- Customers want to resume the purchase process after they gather more information, without starting from the beginning. Saving a product to a wish list or storing recently viewed products lets customers resume where they left off and saves steps of having to re-locate a product.
Each of the features above is a service to the customer. Each one also has an important business benefit — they keep customers engaged with your site and in the purchase process. E-mail lets you touch the customer and their friends directly about the product and about your site. Useful product reviews build trust with customers and bring them back when they consider future purchases. Wish lists and recently viewed products remind customers of the purchase process and re-engage them unobtrusively.
Know Your Customer Beyond Your Site
Had any of the Web sites I visited in my recent purchase process tried to understand me based on the behavior data it could gather, they would have missed 90 percent of the picture. Any number of misguided conclusions might have been drawn, and these sites would miss the feature opportunities that I would value most in a significant purchase.
In order to get the big picture of customer experience, Web site owners need to do customer research in ways not tied solely to a single Web site. One methodology for doing this is Open Web Research, pioneered by Keynote. Open Web Research lets participating customers explore any Web site with any number of browser windows as they go about a task. There are no artificial restrictions on how they navigate, process new information, or decide what to look at next. Participants have the option of answering questions before, during, and after their tasks. All the attitude data is captured alongside behavior data so the analyst knows what customers think in the context of what they actually do.
A recent Competitive Intelligence study conducted by Keynote on purchasing vacation packages employed the Open Web Research methodology. It assigned participants the intentionally broad task of researching a vacation that they would like to take, including transportation, lodging, and activities. As a result, people used a wide variety of sites and features: search portals, destination sites, hotel and airline sites, and special vacation sites. Even though only 28 percent began their search at a search portal, 70 percent of people used a search portal at some point. Clearly, the customer decision and research process is not linear and often has multiple points of origin.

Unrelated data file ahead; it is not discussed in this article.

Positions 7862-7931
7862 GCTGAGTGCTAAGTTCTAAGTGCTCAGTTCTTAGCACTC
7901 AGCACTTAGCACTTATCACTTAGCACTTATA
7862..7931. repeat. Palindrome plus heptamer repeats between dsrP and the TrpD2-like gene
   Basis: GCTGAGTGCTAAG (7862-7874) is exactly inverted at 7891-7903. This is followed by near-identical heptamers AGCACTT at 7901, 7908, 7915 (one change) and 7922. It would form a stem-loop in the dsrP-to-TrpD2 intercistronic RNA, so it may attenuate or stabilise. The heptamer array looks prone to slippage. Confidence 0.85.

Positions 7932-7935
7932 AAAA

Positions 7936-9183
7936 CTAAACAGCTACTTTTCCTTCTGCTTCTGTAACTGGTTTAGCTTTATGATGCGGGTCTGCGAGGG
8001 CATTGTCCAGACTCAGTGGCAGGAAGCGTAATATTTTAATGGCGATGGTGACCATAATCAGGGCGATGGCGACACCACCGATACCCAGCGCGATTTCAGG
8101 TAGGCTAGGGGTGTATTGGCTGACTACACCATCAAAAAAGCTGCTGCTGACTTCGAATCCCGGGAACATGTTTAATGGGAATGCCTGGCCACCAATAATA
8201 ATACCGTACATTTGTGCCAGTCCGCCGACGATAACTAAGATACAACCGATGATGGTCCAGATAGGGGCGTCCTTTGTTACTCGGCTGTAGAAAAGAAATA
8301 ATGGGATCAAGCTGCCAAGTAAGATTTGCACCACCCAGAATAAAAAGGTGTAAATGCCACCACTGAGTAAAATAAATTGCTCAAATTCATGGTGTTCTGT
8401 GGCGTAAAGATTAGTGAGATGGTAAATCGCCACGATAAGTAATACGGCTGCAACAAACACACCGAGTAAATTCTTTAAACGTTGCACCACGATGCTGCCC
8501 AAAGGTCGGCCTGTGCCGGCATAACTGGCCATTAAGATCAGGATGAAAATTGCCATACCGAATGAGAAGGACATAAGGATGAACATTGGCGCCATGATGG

The Vacation Package study also showed that there are many external sources of information that come to bear on a vacation decision. First, only 7 percent of people planned a vacation for just themselves, so this task almost uniformly required information sharing with another decision influencer. Second, only 22 percent of people confined their information gathering to just the Web. Sixty percent of people consulted friends or family, and many people used print media and professional travel agents.
Customer Acquisition Opportunities
The Open Web Research methodology also provides invaluable data for improving customer acquisition. By taking a broad perspective on problems customers are trying to solve, you discover many of the places they go before they get to your site. These places are opportunities for advertising and customer acquisition.
Great Web sites proactively research the complexity of customer decisions and the customer experience. A single Web site is usually just one small part of a consumer’s online experience, and the Web is usually one small part of the overall decision being made. For Web professionals immersed in the customer experience on their single site, it’s easy to adopt an overly narrow view of customers. However, your interests and your customers’ interests will be best served if you expand your perspective of them to include more than just their Web site experience.
Dr. Paul Moore is senior product manager at Keynote Systems, Inc.